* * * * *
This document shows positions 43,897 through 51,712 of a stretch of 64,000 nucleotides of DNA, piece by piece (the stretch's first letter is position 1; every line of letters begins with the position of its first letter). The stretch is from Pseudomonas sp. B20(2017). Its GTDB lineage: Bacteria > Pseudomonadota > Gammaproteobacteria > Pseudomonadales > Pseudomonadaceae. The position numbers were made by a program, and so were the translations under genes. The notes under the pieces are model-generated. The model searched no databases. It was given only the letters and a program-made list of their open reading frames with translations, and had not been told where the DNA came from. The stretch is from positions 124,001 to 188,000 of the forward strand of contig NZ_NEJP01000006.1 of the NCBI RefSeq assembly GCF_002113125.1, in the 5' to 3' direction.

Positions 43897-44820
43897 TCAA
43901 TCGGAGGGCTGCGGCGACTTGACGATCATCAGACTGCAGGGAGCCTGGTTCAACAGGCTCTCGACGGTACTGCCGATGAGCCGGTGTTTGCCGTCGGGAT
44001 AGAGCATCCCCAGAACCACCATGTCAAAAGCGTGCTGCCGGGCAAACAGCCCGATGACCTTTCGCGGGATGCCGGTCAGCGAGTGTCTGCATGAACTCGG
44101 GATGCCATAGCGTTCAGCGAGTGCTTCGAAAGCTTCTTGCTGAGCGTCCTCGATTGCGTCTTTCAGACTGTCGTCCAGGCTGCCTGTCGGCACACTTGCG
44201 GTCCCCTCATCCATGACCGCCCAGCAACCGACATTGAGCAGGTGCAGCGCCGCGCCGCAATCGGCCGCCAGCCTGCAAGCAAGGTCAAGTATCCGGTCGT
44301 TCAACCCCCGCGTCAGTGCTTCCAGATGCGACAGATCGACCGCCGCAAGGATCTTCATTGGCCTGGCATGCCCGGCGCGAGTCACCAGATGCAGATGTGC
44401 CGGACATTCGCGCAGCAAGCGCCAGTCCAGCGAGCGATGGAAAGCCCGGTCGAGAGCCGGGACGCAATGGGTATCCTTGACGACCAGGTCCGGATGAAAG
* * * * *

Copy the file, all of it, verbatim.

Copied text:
This document shows positions 43,897 through 51,712 of a stretch of 64,000 nucleotides of DNA, piece by piece (the stretch's first letter is position 1; every line of letters begins with the position of its first letter). The stretch is from Pseudomonas sp. B20(2017). Its GTDB lineage: Bacteria > Pseudomonadota > Gammaproteobacteria > Pseudomonadales > Pseudomonadaceae. The position numbers were made by a program, and so were the translations under genes. The notes under the pieces are model-generated. The model searched no databases. It was given only the letters and a program-made list of their open reading frames with translations, and had not been told where the DNA came from. The stretch is from positions 124,001 to 188,000 of the forward strand of contig NZ_NEJP01000006.1 of the NCBI RefSeq assembly GCF_002113125.1, in the 5' to 3' direction.

Positions 43897-44820
43897 TCAA
43901 TCGGAGGGCTGCGGCGACTTGACGATCATCAGACTGCAGGGAGCCTGGTTCAACAGGCTCTCGACGGTACTGCCGATGAGCCGGTGTTTGCCGTCGGGAT
44001 AGAGCATCCCCAGAACCACCATGTCAAAAGCGTGCTGCCGGGCAAACAGCCCGATGACCTTTCGCGGGATGCCGGTCAGCGAGTGTCTGCATGAACTCGG
44101 GATGCCATAGCGTTCAGCGAGTGCTTCGAAAGCTTCTTGCTGAGCGTCCTCGATTGCGTCTTTCAGACTGTCGTCCAGGCTGCCTGTCGGCACACTTGCG
44201 GTCCCCTCATCCATGACCGCCCAGCAACCGACATTGAGCAGGTGCAGCGCCGCGCCGCAATCGGCCGCCAGCCTGCAAGCAAGGTCAAGTATCCGGTCGT
44301 TCAACCCCCGCGTCAGTGCTTCCAGATGCGACAGATCGACCGCCGCAAGGATCTTCATTGGCCTGGCATGCCCGGCGCGAGTCACCAGATGCAGATGTGC
44401 CGGACATTCGCGCAGCAAGCGCCAGTCCAGCGAGCGATGGAAAGCCCGGTCGAGAGCCGGGACGCAATGGGTATCCTTGACGACCAGGTCCGGATGAAAG